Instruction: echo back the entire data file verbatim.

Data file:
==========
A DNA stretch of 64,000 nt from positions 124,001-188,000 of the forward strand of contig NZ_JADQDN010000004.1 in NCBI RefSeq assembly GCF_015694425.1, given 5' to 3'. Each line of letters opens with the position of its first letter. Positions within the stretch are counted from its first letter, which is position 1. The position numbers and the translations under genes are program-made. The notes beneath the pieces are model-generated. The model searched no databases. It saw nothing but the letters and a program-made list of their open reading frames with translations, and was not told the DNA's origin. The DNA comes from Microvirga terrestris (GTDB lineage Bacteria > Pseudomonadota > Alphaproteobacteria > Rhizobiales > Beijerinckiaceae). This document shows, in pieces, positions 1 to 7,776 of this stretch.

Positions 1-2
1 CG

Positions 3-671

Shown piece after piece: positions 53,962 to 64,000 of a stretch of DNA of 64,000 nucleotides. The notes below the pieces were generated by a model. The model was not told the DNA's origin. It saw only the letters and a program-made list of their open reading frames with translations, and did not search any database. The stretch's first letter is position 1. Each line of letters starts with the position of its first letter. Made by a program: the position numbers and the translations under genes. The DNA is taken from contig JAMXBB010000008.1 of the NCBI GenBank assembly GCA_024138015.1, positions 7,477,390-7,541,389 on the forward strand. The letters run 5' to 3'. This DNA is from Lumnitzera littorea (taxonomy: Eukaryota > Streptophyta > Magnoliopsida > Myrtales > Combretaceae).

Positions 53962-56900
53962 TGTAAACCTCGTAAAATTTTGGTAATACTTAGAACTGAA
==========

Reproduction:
A DNA stretch of 64,000 nt from positions 124,001-188,000 of the forward strand of contig NZ_JADQDN010000004.1 in NCBI RefSeq assembly GCF_015694425.1, given 5' to 3'. Each line of letters opens with the position of its first letter. Positions within the stretch are counted from its first letter, which is position 1. The position numbers and the translations under genes are program-made. The notes beneath the pieces are model-generated. The model searched no databases. It saw nothing but the letters and a program-made list of their open reading frames with translations, and was not told the DNA's origin. The DNA comes from Microvirga terrestris (GTDB lineage Bacteria > Pseudomonadota > Alphaproteobacteria > Rhizobiales > Beijerinckiaceae). This document shows, in pieces, positions 1 to 7,776 of this stretch.

Positions 1-2
1 CG

Positions 3-671

Shown piece after piece: positions 53,962 to 64,000 of a stretch of DNA of 64,000 nucleotides. The notes below the pieces were generated by a model. The model was not told the DNA's origin. It saw only the letters and a program-made list of their open reading frames with translations, and did not search any database. The stretch's first letter is position 1. Each line of letters starts with the position of its first letter. Made by a program: the position numbers and the translations under genes. The DNA is taken from contig JAMXBB010000008.1 of the NCBI GenBank assembly GCA_024138015.1, positions 7,477,390-7,541,389 on the forward strand. The letters run 5' to 3'. This DNA is from Lumnitzera littorea (taxonomy: Eukaryota > Streptophyta > Magnoliopsida > Myrtales > Combretaceae).

Positions 53962-56900
53962 TGTAAACCTCGTAAAATTTTGGTAATACTTAGAACTGAA